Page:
The K Desktop Environment (KDE) is one of the earliest Linux desktop environments, dating all the way back to 1996, predating even the popular GNOME desktop environment, which was started in 1999. On Aug. 25, the core KDE desktop, Plasma, got an incremental update to version 5.4 that builds on the innovations that the first Plasma 5 release introduced in July. Among the many changes that users will notice with Plasma 5.4 are more than 1,400 new icons for all KDE applications, providing a more streamlined, modern look and feel to the desktop. Also new to Plasma 5.4 is an optional Application Dashboard that provides a different way to open up applications. Finding an application, or anything else on the KDE desktop, is also improved by way of enhanced search history in the integrated KRunner search tool that is part of the desktop. Plus, the 5.4 update now provides initial support for the Wayland display server that is intended to be a replacement for the decade-old X-Window server. KDE as a desktop environment is available on multiple Linux distributions, including Ubuntu, Fedora and openSUSE. In this slide show, eWEEK examines some of the key features of the KDE Plasma 5.4 desktop.
  • KDE Sprints - who wins?
    To start with, KDE sprints are intensive sessions centered around coding. They take place in person over several days, during which time skillful developers eat, drink and sleep code. There are breaks to refresh and gain perspective, but mostly sprints involve hard, focused work. All of this developer time and effort is unpaid. However travel expenses for some developers are covered by KDE. KDE is a frugal organization with comparatively low administrative costs, and only one paid person who works part time. So the money donated for sprints goes to cover actual expenses. Who gets the money? Almost all of it goes to transportation companies.
  • GNOME Developers Discuss Codenames, GNOME 3.18 Might be Dubbed "Gothenburg"
    Allan Day, a GNOME UX designer working for Red Hat and renowned GNOME developer/contributor, opened an interesting discussion on the official GNOME mailing list, about possible codenames for upcoming releases of the acclaimed desktop environment for GNU/Linux operating systems.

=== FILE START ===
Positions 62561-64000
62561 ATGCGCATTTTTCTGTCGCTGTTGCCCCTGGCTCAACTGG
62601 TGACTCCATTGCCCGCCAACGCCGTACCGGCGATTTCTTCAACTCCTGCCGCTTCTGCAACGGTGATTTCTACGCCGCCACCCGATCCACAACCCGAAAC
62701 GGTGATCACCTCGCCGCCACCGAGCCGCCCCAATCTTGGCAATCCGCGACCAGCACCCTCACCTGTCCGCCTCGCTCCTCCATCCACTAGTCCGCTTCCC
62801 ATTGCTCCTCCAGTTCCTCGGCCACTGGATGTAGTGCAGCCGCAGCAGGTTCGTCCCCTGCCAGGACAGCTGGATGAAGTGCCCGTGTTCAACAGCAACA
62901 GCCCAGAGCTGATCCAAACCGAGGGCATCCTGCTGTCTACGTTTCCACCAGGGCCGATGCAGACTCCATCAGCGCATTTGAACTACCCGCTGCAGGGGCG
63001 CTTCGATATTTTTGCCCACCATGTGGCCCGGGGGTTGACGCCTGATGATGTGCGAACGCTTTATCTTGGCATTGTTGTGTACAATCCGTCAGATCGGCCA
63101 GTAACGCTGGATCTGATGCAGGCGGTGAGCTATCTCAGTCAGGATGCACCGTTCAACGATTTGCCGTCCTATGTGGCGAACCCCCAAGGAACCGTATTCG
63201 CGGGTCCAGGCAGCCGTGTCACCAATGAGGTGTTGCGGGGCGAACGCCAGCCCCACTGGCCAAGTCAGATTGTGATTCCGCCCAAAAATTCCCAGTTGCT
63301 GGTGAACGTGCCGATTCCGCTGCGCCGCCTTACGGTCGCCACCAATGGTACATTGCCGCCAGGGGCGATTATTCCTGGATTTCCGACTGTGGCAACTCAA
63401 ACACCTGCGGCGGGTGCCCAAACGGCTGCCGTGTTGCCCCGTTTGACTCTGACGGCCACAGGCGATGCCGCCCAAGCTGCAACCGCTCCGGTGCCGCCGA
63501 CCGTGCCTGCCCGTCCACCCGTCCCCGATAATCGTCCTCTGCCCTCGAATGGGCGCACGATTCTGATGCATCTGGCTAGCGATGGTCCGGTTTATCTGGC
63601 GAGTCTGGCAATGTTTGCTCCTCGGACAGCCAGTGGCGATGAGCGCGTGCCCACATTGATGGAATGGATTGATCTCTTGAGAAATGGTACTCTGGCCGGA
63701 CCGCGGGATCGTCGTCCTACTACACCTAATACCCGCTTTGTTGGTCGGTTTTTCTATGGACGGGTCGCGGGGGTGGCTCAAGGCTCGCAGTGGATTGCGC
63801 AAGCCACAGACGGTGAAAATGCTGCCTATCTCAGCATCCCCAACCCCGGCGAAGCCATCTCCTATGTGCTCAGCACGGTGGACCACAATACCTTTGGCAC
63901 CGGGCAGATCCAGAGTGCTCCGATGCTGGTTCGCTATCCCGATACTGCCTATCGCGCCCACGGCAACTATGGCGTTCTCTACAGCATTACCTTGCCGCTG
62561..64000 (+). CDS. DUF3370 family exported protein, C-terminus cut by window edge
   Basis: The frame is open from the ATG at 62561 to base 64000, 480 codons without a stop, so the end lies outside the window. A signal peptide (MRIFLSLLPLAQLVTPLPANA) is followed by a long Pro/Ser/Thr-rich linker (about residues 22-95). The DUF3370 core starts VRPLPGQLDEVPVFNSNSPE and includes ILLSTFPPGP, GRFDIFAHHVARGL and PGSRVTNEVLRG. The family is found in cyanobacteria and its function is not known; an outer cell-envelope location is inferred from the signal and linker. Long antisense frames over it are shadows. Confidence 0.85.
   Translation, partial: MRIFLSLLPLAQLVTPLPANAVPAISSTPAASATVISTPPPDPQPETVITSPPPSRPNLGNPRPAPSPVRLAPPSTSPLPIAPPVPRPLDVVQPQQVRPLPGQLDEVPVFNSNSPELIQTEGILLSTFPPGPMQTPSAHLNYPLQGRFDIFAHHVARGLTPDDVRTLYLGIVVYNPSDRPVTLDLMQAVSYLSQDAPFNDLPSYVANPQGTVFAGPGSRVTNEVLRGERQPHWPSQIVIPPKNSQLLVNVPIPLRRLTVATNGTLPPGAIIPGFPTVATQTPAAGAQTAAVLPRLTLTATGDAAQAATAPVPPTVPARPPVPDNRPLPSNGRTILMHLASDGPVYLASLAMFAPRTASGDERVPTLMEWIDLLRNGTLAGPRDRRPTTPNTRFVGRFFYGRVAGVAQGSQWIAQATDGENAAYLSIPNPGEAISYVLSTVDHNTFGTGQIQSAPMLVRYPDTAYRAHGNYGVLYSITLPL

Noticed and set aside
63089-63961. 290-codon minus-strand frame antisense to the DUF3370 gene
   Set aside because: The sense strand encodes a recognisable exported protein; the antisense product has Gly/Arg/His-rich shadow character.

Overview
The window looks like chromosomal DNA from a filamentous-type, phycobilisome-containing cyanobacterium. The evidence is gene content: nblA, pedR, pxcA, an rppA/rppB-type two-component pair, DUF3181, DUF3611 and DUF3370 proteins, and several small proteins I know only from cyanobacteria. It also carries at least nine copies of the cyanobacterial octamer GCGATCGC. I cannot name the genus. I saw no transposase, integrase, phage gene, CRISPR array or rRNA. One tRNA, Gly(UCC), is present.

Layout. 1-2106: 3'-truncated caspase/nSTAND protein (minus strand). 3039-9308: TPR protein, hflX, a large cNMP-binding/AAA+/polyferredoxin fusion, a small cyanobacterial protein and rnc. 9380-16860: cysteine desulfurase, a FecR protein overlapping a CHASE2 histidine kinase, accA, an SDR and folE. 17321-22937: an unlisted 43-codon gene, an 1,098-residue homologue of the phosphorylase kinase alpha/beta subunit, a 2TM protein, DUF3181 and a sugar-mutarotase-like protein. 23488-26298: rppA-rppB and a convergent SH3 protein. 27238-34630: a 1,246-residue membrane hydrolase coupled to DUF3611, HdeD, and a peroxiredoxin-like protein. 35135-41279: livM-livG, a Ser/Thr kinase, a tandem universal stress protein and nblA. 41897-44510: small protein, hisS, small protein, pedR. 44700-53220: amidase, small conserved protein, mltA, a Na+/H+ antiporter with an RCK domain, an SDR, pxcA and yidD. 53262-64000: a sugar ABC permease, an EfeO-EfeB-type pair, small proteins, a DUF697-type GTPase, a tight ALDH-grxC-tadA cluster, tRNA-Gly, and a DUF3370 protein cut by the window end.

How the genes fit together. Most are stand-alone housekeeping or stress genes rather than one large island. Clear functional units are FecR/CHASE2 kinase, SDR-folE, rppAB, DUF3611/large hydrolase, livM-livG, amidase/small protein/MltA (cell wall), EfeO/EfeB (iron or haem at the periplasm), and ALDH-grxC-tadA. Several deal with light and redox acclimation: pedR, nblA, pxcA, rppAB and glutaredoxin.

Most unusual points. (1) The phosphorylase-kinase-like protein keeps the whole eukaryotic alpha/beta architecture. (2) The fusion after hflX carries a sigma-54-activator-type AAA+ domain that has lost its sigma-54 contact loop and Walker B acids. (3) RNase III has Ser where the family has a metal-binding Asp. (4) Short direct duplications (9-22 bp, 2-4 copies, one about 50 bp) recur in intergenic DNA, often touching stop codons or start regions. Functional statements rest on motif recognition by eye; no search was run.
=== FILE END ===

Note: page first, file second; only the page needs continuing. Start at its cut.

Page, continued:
• ReadySpace Joins Red Hat Certified Cloud and Service Provider Program
    Hong-Kong based cloud service provider ReadySpace announced Thursday that it has joined the Red Hat Certified Cloud and Service Provider program. The new Red Hat partner program, launched in July, allows ReadySpace to deliver solutions based on Red Hat’s open source technologies. ReadySpace CEO David Loke said customers building on open source software and Linux servers had been asking for Red Hat solutions by name to run critical workloads in private and hybrid environments. The company will now offer private cloud build-outs, Linux infrastructure and PaaS solutions based on Red Hat.
  • Ubuntu, Canonical, and IP
    Recently there has been a flurry of concerns relating to the IP policy at Canonical. I have not wanted to throw my hat into the ring, but I figured I would share a few simple thoughts.
  • Canonical urges customers to ditch Windows 10 for Ubuntu
    In a recent posting, Canonical has tried new methods to appeal to Chief Technology Officers (CTOs) and cost conscious home users that they should switch to Ubuntu in lieu of Windows 10.